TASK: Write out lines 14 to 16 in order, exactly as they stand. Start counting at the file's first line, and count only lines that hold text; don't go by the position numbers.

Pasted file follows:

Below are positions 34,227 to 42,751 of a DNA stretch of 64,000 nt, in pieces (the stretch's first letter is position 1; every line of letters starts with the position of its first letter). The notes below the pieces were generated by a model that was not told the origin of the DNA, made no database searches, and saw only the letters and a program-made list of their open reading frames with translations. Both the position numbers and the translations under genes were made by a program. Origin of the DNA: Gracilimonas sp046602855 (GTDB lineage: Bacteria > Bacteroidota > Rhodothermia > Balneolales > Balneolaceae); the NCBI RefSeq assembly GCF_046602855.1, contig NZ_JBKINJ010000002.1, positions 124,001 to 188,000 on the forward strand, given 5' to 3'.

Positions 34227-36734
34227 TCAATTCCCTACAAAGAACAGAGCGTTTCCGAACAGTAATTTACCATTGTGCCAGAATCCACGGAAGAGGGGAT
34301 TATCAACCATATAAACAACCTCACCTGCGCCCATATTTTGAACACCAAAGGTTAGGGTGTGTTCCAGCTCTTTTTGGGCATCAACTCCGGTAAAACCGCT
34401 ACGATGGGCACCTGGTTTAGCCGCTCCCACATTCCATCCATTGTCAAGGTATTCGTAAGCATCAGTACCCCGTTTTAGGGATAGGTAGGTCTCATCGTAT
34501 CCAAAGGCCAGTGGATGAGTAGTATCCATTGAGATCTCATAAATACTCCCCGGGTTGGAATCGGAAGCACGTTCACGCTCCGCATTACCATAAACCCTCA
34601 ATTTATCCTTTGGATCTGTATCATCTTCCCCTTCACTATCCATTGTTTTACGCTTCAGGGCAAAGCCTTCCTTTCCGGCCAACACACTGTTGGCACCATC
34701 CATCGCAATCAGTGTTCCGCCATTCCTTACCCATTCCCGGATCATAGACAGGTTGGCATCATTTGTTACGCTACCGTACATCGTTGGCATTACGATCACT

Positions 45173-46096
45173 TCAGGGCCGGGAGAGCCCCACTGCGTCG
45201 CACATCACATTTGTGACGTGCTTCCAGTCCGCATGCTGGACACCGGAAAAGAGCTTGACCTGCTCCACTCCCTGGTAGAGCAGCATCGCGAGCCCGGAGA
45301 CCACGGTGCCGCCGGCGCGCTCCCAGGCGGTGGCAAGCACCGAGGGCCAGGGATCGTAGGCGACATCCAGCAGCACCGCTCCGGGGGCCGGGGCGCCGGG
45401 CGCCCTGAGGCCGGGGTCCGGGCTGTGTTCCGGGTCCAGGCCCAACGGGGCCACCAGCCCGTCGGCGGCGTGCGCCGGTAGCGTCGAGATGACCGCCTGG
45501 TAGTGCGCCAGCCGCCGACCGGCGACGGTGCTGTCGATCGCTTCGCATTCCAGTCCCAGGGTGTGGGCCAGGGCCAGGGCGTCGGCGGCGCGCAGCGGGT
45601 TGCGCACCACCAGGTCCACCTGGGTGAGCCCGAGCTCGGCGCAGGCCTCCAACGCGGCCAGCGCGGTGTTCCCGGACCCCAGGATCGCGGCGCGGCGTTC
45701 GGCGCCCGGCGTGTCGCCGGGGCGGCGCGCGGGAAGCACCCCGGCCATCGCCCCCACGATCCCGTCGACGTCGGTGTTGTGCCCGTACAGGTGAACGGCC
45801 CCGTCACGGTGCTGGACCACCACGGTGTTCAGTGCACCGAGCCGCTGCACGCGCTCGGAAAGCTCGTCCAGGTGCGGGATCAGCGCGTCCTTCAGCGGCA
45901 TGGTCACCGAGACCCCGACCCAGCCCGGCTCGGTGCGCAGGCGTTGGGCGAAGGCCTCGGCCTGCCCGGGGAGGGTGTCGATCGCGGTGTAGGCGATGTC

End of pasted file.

45501 TAGTGCGCCAGCCGCCGACCGGCGACGGTGCTGTCGATCGCTTCGCATTCCAGTCCCAGGGTGTGGGCCAGGGCCAGGGCGTCGGCGGCGCGCAGCGGGT
45601 TGCGCACCACCAGGTCCACCTGGGTGAGCCCGAGCTCGGCGCAGGCCTCCAACGCGGCCAGCGCGGTGTTCCCGGACCCCAGGATCGCGGCGCGGCGTTC
45701 GGCGCCCGGCGTGTCGCCGGGGCGGCGCGCGGGAAGCACCCCGGCCATCGCCCCCACGATCCCGTCGACGTCGGTGTTGTGCCCGTACAGGTGAACGGCC